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I Never Saw Myself as a Stepkid- Til now

By October 2, 2016 No Comments


I saw myself as a stepmom because I married a man with 3 children from a previous relationship. That was a pretty clear conclusion to draw. Until very recently, only after the work that I’ve done with stepfamilies, I never thought of myself as a stepchild. First, because I was an adult when my mother died and my dad re-coupled and second, because of my age, I never saw my stepmother as well….MY mother. Largely because I did’t think I needed one.  I write about how stepchildren have behaviours that can be difficult to manage, how stepchildren can be cold and disrespectful, how they can play power and control games, how they tell you they don’t have to listen to you because you’re not their real mom. But I wrote that from the perspective of children who are under the age of majority. However, this time I am writing from the perspective of an adult stepchild. Me. And this one has been a long time coming. And hard to write. In fact, I’ve been ignoring it for some time now. What are my insights as I am coming from the other person’s perspective? I’m going to give MYSELF some advice now that maybe I should have had THEN.

It was very hard for me to accept that my mom had died. That took a long time to get to that place of acceptance. But I watched my dad as he watched his life partner of 42 years slowly and painfully slip away. He didn’t handle it well …at all. I was angry that he quickly re-coupled with a new woman 3 months after my mom died. It wasn’t until many months later that I realised if he hadn’t, my dad would have made a quick trip to be reunited with my mom. He was lost without her.


Although it was hard to accept that my mom had died it was harder still to accept that my dad couldn’t do life alone. Here’s my sage advice to my younger self:
1) Men typically re -couple faster than women. There is an old saying that women mourn and men replace. Men look to their partner to organize their life. Social and otherwise. I had to learn and understand this. It didn’t make it right but put things in perspective. My dad was lost without my mom organizing the day to day activities, taking charge of the home, paying the bills. She made life very easy for him. And he was also very lonely. For a stepchild, this is hard. I was angry that my dad didn’t honour my mom and the fact that they were together for over 4 decades. I really didn’t want my dad to recouple. How dare he?! I didn’t want him to move on- yet. I had a loyalty bind too! I wouldn’t say I hated her but I certainly didn’t like her and I didn’t want to like her because I loved my mom. And I didn’t make it easy for either of them. In fact, I made it down right difficult. Go figure! But she was patient. And she was there for a long time, until my dad passed away. 11 years after my mom. And I DID let her in. She was the grandma to my girls.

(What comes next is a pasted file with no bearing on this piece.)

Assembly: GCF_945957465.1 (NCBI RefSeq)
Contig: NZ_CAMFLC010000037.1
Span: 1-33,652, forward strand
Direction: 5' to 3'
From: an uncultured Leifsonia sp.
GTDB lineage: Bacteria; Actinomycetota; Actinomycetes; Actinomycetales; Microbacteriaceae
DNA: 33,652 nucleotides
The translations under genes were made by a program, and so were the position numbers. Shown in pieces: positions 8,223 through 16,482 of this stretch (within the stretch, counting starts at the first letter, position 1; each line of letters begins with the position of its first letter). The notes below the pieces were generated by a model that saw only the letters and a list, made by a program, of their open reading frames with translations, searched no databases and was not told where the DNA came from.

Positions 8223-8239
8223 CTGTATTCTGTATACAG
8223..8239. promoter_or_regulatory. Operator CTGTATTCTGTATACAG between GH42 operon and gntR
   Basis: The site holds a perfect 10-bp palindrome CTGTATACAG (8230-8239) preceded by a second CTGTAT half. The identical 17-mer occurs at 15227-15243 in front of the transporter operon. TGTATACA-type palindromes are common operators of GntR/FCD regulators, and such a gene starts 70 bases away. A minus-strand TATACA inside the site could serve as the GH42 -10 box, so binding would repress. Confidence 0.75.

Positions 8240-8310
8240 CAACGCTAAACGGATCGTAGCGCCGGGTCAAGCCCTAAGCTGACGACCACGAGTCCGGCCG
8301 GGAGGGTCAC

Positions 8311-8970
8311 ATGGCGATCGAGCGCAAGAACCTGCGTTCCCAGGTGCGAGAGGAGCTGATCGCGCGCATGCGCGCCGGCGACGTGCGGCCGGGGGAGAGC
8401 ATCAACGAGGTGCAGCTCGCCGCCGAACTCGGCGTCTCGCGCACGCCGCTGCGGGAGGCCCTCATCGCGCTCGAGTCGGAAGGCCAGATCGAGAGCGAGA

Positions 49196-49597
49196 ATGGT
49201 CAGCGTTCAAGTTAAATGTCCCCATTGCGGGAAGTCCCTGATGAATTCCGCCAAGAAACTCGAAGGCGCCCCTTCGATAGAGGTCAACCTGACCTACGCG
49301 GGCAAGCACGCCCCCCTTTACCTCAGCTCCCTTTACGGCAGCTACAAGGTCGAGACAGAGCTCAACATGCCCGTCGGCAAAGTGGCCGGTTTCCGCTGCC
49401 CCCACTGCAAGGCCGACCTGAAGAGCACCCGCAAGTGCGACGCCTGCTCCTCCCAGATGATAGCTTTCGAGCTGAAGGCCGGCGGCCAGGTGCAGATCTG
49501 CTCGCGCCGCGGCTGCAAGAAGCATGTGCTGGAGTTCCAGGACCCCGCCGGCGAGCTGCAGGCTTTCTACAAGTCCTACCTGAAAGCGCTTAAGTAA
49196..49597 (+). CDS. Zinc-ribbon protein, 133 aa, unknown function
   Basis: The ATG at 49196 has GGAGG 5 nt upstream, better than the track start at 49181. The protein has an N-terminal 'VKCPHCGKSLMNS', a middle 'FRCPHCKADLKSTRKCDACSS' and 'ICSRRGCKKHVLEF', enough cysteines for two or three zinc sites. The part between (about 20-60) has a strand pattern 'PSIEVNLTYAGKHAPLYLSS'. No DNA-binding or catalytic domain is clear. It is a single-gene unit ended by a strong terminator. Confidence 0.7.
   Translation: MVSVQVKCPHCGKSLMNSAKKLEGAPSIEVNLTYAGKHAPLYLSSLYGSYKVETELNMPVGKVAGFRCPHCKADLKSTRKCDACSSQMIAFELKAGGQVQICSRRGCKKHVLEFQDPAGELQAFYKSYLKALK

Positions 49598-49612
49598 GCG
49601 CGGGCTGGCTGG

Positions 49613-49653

2) In one of my other blogs on adult stepchildren I wrote about how the stepmom should honour the relationship between the dad and his kids. This can be supported by allowing one on one time alone with each other. I will wholeheartedly reiterate that. My dad and I lost some opportunities we needed to spend time together, just the two of us. My dad’s partner (see I still don’t see her as my stepmom) was insecure to be sure. And honestly, my dad was too. He was navigating the biggest loss and change of his life. But there were ways that I made our time alone happen. It was so important to have that time to grieve together. I lost my mom and that was a huge adjustment. He had lost his wife and his way of life.

3) My last bit of advice is to give myself the permission I needed to be angry and be sad and even more than that AFRAID. I had lost my mom and had lost my foundation as my parents’ marriage had changed. A child’s perception of their parents’ marriage is pivotal to how they view safety and security and of their self esteem. That foundation of the parental unit is the spring board of all future intimate relationships. If the foundation gets rocked, so too does the sense of what family is and who you are in your family. There was so much out of my control and I HATED EVERY SECOND OF NOT HAVING IT!! Imagine an adult with a master’s degree in Family Studies and an undergraduate degree in psychology feeling out of control? I had a lot of resources and I was smart! It still brought me to my knees. I wish I knew then what I know now. I was afraid and even afraid to feel afraid. But I needed to be ok with those feelings and allow them (me) the space they (I) needed to hold less power over me. Everything that I was feeling was totally normal and totally ok. I just really needed to take better care of myself. Self care. And I also needed to stop making everyone else live up to what I expected them to do. Again, self care.
So all of the things a child experiences after the loss of their family are all of the things an adult experiences after the loss of their family. All of the feelings a child has about having a new mom are all of the feelings an adult has about having a new mom. But support and understanding and compassion for the child and adult stepchild are still necessary to arrive on the other side of grief and loss.

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